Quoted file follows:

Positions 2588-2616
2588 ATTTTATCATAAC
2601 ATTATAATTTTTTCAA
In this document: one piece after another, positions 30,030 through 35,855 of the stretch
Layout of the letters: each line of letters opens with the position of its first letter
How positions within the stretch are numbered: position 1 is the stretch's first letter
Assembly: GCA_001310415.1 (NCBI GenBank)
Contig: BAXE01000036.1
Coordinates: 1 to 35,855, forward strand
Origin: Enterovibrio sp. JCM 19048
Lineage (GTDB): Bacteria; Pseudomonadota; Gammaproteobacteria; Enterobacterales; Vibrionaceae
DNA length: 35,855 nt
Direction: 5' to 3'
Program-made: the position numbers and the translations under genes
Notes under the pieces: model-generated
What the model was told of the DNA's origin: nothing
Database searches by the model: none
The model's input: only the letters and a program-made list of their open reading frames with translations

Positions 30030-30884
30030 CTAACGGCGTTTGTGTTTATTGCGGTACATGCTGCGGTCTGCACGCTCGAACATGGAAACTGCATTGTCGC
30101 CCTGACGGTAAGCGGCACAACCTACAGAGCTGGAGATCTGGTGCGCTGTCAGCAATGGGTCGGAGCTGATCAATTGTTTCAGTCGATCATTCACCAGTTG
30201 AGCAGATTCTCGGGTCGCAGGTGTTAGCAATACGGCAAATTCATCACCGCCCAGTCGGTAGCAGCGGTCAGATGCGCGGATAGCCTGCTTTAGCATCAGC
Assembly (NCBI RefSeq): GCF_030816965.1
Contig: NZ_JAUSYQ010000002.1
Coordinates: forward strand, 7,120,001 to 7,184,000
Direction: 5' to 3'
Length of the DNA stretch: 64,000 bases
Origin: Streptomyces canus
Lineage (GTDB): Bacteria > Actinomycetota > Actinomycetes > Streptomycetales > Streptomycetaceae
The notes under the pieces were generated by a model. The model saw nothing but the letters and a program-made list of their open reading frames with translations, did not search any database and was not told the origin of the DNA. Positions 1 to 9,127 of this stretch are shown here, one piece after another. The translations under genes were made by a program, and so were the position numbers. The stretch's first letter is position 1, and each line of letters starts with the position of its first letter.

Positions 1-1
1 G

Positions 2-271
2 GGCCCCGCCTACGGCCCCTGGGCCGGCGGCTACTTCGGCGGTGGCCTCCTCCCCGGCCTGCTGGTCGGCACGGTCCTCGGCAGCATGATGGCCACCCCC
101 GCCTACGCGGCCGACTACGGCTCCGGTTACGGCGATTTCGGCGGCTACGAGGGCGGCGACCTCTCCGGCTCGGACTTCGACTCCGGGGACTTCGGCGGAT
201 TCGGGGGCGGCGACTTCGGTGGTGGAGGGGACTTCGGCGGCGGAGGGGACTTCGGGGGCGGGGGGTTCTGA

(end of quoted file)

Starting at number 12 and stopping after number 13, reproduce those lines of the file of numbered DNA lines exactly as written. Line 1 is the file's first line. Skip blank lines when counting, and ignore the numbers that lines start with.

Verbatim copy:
DNA length: 35,855 nt
Direction: 5' to 3'